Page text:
Like it or not, jury service is almost unavoidable, no matter who you are. It normally lasts for a minimum of two weeks and practices should have clear arrangements about whether staff continue to be paid during this time or claim loss of earnings. Jurors also receive a small allowance for travel and subsistence. There may be medical grounds allowing you to defer attendance and it may be possible to postpone the call-up, but my view is that an employer shouldn’t try to interfere with the arrangements. Normally, it’s a once-in-a-lifetime call-up and individuals would be extremely unlucky to have to sit on a jury in a trial that lasted longer than two weeks. I missed being called for a six-week trial on the Selby Train Crash, but I still had to sit waiting for two weeks in the Jury Room.
• Compassionate leave
I can’t say that I’ve ever come across an employer that refused paid leave to a staff member wishing to attend the funeral of a close relative or take a week off when a close family member had died. But these days the interpretation of ‘compassionate’ has been extended to include other family emergencies, such as caring for a child in hospital. I did know one staff member who appeared to constantly attend funerals which gave rise to comments about the size of her family and accusations of her being a ‘coffin chaser’. It’s important, therefore, to specify the extent of the family members that would be covered by compassionate leave, such as spouses, partners, children and grandparents. Your policy should also define exceptional circumstances and who might be in an extended family.
• Exceptional circumstances
I’m sure readers have heard it all, ranging from the cat has died to the delivery that’s being awaited from Amazon. There will always be exceptions and it’s probably wise to define the circumstances in which a sudden leave request will be approved and the extent to which unpaid leave might be allowed. Keep a record of the reasons given and whether they’ve been approved or not approved. You might allow family emergencies, such as the hospitalisation of a child. But how would you deal with staff who needed time off regularly to support a carer looking after an ailing relative?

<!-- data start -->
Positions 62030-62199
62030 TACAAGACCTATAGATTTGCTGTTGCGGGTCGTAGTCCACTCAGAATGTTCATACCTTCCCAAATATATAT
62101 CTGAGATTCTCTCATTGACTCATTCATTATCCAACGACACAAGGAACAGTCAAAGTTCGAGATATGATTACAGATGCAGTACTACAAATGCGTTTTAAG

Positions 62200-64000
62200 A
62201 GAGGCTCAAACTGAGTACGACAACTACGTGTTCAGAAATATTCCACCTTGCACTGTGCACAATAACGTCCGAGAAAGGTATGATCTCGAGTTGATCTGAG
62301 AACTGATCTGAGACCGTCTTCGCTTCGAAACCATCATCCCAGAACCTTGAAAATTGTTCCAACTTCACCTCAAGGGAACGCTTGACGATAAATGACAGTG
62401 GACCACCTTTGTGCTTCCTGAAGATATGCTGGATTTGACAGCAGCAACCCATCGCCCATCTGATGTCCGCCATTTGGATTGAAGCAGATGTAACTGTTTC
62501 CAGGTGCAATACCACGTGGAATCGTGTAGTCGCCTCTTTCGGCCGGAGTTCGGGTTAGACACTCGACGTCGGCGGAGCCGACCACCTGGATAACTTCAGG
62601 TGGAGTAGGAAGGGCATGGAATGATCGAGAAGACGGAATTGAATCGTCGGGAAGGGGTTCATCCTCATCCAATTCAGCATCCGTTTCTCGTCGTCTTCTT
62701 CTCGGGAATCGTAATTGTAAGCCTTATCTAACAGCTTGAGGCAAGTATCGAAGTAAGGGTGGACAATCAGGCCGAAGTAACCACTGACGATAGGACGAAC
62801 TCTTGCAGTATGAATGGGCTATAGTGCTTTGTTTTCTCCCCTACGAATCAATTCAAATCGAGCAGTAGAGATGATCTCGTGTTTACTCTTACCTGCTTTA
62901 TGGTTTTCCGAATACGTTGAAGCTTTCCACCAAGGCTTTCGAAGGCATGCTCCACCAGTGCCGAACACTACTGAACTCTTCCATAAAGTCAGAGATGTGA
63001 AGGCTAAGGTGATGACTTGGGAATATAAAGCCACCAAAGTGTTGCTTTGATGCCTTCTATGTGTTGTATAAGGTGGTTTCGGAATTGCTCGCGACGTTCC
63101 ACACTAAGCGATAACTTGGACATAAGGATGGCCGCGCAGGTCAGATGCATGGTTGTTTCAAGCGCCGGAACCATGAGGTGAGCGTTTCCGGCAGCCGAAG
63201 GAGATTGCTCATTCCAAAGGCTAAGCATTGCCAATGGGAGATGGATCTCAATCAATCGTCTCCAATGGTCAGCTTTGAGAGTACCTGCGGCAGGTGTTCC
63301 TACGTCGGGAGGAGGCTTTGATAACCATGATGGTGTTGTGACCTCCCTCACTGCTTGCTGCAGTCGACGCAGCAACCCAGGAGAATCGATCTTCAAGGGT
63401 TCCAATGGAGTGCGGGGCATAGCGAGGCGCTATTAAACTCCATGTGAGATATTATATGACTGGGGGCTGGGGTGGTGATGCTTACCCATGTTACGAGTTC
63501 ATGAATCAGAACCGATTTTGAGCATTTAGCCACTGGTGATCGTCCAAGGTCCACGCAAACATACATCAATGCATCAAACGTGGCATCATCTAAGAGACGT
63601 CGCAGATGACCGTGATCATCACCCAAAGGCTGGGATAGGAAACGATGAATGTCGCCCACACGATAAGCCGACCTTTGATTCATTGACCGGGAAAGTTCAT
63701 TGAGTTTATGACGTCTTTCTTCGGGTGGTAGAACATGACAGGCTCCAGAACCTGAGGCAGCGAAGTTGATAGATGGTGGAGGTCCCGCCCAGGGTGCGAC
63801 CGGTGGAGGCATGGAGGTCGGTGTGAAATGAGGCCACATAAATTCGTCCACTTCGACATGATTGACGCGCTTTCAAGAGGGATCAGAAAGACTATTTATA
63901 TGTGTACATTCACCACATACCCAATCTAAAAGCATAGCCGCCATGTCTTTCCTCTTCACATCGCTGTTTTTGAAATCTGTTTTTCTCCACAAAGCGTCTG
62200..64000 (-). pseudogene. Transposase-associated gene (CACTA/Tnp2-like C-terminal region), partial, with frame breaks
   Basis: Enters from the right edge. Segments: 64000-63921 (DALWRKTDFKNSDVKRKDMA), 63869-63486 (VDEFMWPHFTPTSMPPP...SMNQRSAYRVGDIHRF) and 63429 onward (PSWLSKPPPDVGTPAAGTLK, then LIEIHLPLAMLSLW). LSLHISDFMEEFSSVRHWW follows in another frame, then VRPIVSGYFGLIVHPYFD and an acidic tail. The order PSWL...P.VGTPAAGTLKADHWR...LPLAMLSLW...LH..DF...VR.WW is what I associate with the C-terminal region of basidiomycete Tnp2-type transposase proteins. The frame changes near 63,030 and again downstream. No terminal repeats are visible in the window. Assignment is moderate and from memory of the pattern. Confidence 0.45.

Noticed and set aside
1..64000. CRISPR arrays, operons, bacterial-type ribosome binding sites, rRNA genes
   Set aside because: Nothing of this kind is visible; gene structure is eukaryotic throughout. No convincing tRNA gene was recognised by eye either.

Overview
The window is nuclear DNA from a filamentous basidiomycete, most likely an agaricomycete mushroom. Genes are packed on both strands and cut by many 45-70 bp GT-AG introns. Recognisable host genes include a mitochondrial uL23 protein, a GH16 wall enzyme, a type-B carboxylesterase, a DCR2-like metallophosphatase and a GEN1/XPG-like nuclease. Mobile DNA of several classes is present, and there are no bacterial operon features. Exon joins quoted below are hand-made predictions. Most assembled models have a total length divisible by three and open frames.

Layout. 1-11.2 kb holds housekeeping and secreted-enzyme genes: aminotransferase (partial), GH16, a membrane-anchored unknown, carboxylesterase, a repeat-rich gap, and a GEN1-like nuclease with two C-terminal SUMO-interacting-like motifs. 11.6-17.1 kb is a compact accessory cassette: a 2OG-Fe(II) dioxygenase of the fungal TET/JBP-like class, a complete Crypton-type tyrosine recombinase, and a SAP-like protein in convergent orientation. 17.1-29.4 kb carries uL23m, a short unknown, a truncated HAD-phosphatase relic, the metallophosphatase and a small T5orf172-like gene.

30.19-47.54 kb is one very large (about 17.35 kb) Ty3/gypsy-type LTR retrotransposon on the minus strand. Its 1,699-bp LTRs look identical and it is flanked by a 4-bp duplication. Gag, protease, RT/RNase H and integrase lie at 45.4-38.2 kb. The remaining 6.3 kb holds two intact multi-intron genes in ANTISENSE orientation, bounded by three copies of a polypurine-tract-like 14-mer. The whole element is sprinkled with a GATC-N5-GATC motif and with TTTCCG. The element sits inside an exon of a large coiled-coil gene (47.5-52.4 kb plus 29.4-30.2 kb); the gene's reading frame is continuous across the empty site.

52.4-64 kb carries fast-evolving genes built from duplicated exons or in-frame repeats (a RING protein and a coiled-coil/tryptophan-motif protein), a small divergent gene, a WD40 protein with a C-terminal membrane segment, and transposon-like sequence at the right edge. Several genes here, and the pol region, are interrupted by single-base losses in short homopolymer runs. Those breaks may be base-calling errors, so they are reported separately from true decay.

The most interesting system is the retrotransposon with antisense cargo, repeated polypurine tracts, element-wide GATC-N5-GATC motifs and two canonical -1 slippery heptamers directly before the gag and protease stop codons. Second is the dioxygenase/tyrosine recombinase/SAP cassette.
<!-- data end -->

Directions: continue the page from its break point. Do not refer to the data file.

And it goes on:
• Last-minute bookings
Staff should be encouraged not to book holidays unless at least provisional approval has been given, and from trying to extend their holiday whilst already away. Exceptions might include problems with transport when trying to get home. Staff should be asked to book leave at least one, if not two, weeks ahead so that cover can be arranged.
• Yet another policy
Although leave entitlements should be described in the standard staff contract, you may want to incorporate all the facets of leave entitlement into one document, an Annual Leave Policy, which is adopted by the employer and circulated to all staff. It may save you anguish!